This created massive deflation, where prices dropped 10 percent each year. As people expected lower prices, they delayed purchases. Real estate prices plummeted 25 percent. People lost their homes. It was a devastating decade, which according to the Great Depression timeline, began in August 1929 and ended in June 1938.
Once the downward spiral of an economic depression takes hold, it is hard to stop. The “New Deal” created many government programs to end the Depression, but government programs alone couldn’t do the trick. Unemployment remained in the double-digits until 1941, when the U.S. entry into World War II created defense-related jobs. Prodtion. That’s because new capacity had to be built.
The stock market has always been considered a leading economic indicator, and the health of the economy was certainly reflected in last year’s double-digit positive performance across all major indexes (Dow +25 percent, S&P 500 +21 percent and Nasdaq +28 percent). Circling back to our original question, can this upward momentum continue or should we be on the lookout for a significant stock market correction?
In November, Vanguard Group, one of the largest investment management companies in the world, released research suggesting a 70-percent likelihood of a U.S. stock market correction. However, the prediction was not delivered with alarm, but rather with the intention of preparing investors for an impending downturn and setting right expectations for what the future could look like.
It’s important to note, however, that a stock market correction doesn’t mean we’ve entered a recession. A natural pullback allows the market to consolidate before going toward higher highs. It’s a natural function in the market cycle.
Other factors — such as interest rates and inflation, which are both expected to rise in 2018 — will have more of an impact on a possible recession in the economy. But in usual cautionary fashion, the Federal Reserve is likely to only raise rates slightly, and even inflation is expected to maintain a snail’s pace in upturn.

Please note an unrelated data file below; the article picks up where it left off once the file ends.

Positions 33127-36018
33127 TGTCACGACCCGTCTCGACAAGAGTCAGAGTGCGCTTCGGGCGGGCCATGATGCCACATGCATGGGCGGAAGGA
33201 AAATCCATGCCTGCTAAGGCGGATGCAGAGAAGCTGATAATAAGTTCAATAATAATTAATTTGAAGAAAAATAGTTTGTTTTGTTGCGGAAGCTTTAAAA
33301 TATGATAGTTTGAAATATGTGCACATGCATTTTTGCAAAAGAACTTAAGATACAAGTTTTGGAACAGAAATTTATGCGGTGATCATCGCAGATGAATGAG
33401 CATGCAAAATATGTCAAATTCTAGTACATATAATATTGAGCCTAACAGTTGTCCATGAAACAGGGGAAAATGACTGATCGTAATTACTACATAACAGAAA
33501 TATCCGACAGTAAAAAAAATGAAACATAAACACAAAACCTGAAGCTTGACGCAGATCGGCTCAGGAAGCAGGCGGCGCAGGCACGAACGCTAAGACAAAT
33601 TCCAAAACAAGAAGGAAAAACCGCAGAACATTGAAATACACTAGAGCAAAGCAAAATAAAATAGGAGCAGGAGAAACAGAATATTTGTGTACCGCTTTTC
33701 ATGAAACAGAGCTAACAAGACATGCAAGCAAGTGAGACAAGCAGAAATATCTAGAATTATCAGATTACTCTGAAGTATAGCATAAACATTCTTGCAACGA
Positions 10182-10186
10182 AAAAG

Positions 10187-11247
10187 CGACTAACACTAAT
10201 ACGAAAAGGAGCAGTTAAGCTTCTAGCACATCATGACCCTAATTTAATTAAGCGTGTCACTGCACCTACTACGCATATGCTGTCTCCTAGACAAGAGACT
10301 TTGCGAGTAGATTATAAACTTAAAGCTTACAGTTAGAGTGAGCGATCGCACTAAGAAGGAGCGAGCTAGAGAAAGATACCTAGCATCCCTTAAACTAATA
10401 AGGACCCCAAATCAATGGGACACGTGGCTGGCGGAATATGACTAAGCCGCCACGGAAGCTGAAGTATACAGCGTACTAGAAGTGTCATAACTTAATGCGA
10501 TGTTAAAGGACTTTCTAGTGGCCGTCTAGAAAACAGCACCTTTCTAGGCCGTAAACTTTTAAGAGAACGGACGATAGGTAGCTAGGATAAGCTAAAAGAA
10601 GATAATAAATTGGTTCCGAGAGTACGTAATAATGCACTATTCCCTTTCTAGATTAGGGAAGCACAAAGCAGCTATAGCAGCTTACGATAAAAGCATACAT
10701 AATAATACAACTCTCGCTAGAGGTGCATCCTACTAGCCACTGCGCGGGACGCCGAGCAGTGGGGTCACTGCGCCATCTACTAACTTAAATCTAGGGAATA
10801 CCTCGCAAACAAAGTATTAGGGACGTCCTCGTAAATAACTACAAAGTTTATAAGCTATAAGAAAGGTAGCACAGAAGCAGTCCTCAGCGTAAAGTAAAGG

Many people worry that the world could experience another economic depression. As long as you understand the severity of a real depression, you will see we have come nowhere close in recent years.
First, a depression on the scale of 1929 could not happen exactly the way it did before. Many laws and government agencies were put in place because of the Great Depression. Their express purpose was to prevent any more of that type of cataclysmic economic pain.
Second, central banks around the world, including the Federal Reserve, are so much more aware of the importance of stimulating the economy with expansive monetary policy. In fact, central banks did act in a coordinated fashion to prevent a depression in October 2008 by bailing out banks. They lowered interest rates, pumping credit and liquidity into the global financial system. This also restored confidence among panicked bankers, who were unwilling to lend to each other for fear of taking on each other’s subprime mortgages as collateral.
Third, the Fed has adopted a policy of inflation rate targeting to prevent the deflation associated with a global depression. As a result, the Fed will continue expansive monetary policy to keep the core inflation rate at 2 percent.
There is only so much that monetary policy can do without fiscal policy. In 2009, the economic stimulus bill helped prevent a depression by stimulating the economy. But the incredible size of the national debt limits further government spending. Working together, monetary and fiscal policy can prevent another global depression. It is highly unlikely that the Great Depression could happen again.